UGS : 1291 Catégories : ,
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A concise but comprehensive introduction in Italian and English helps the reader to collocate the Armorial in its correct historical context; special attention is given to the history of heraldic decorative arts and manuscript and bibliographical sources. An index of over 1200 coats of arms is included.

Attributed to Bernardo Benvenuti, prior of Santa Felicita in Florence and an antique dealer of the grand duke of Tuscany, Ferdinando II de’ Medici who methodically and competently collated ancient Armorials and prioristi, this important Florentine Armorial numbered among its manuscript sources (many of which have long been lost) a certain Libro Antiquo dell’Arme del 1302, the year in which Dante was exiled. This in itself is sufficient to render the importance of this codex. Within its pages the reader will find the coats of arms of all the families of Florence and from the surrounding countryside from whom the priori of the local government were drawn in the period from 1282 and 1531; inked and painted, they number over 1200 and can be consulted here through their alphabetic index.

This Armorial, which is currently conserved in a private collection in Paris, was probably purchased from the Museo privato della Casa Fiorentina Antica created by Elia Volpi in Florence in the historic Davanzati palazzo, the furnishings of which were dispersed at an auction in New York in 1916.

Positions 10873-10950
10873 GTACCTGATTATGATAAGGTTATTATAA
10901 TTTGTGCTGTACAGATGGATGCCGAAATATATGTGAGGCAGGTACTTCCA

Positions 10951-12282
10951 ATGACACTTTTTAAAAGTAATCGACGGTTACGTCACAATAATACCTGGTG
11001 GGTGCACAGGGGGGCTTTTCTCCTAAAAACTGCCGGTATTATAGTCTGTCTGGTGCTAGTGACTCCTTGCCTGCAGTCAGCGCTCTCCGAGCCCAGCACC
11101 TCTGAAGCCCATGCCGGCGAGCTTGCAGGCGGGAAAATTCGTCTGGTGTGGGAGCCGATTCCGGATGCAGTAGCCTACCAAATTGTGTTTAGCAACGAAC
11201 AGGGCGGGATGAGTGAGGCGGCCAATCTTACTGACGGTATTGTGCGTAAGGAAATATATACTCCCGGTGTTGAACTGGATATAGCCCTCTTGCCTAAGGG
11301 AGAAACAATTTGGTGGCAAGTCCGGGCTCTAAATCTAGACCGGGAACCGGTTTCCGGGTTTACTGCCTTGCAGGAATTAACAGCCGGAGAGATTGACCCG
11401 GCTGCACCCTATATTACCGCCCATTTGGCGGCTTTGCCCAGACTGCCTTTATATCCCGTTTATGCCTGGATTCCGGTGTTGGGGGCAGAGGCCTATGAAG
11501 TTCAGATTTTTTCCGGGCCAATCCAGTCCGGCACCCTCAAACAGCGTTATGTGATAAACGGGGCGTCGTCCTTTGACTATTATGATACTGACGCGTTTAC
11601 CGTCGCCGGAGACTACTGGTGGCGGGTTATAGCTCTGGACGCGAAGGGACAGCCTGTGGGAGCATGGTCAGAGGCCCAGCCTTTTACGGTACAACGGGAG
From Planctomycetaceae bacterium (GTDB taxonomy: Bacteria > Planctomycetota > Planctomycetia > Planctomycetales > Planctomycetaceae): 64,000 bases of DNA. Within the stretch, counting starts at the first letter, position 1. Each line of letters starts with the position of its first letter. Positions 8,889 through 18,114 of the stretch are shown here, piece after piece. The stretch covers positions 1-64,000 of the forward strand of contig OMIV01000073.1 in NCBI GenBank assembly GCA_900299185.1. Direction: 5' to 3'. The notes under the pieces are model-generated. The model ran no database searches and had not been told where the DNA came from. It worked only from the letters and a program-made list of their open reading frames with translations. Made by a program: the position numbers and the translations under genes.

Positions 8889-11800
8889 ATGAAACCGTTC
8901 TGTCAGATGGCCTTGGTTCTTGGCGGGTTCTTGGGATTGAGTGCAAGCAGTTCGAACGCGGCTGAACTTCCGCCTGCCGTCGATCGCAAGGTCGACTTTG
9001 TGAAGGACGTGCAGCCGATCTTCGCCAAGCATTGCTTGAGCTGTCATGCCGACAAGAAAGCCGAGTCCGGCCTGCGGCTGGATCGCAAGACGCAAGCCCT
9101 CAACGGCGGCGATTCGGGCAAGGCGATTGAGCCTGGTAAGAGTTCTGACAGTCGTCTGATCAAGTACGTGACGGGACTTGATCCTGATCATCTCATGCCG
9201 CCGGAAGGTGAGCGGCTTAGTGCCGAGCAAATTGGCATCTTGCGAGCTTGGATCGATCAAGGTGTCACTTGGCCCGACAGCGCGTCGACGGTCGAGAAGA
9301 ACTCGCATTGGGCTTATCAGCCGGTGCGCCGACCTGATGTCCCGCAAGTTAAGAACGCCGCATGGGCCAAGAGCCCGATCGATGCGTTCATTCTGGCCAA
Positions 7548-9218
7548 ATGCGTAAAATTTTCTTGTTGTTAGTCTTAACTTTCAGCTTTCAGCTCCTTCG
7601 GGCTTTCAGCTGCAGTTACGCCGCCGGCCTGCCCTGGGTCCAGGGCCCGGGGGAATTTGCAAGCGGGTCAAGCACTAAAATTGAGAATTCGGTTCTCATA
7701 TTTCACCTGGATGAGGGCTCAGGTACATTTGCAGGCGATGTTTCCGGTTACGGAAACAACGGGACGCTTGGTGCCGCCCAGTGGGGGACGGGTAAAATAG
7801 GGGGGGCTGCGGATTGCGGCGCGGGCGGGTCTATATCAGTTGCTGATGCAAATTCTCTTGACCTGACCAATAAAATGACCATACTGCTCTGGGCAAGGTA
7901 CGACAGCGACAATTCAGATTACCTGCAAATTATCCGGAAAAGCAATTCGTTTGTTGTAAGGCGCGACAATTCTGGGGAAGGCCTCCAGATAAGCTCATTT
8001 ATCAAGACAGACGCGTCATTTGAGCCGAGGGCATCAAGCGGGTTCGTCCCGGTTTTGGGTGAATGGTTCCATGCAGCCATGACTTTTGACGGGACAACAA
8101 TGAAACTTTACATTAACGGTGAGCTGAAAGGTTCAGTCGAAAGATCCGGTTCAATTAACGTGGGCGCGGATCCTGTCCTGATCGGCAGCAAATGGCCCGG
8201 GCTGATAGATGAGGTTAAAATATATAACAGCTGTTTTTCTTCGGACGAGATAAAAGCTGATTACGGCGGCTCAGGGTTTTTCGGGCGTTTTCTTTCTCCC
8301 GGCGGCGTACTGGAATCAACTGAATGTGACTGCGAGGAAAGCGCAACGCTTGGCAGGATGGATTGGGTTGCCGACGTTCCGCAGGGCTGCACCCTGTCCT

Apart from its significant aesthetic value, this Armorial is important because it documents the source of each coat of arms: in many cases these are gravestones or artistic monuments which have long since disappeared and faded from living memory, but the documentation in the Armorial makes it possible to assign the coat of arms to its family.

The reader can admire the coat of arms of Dante’s maestro, Ser Brunetto Latini, who penned the Livre du TrEsor in France, as well as those of other well-known names from the fields of Literature, the Arts, Science and world history, ranging from Amerigo Vespucci to Cavalcanti and Boccaccio, Machiavelli and Guicciardini, Taddeo Gaddi and Galileo Galilei.

Side by side with the coats of arms of the historic nobility and of lesser known families the reader will find the crests of the various Arts, the government offices and the magistrates, and of the sestieri and quartieri of Florence and their standards

Informations complémentaires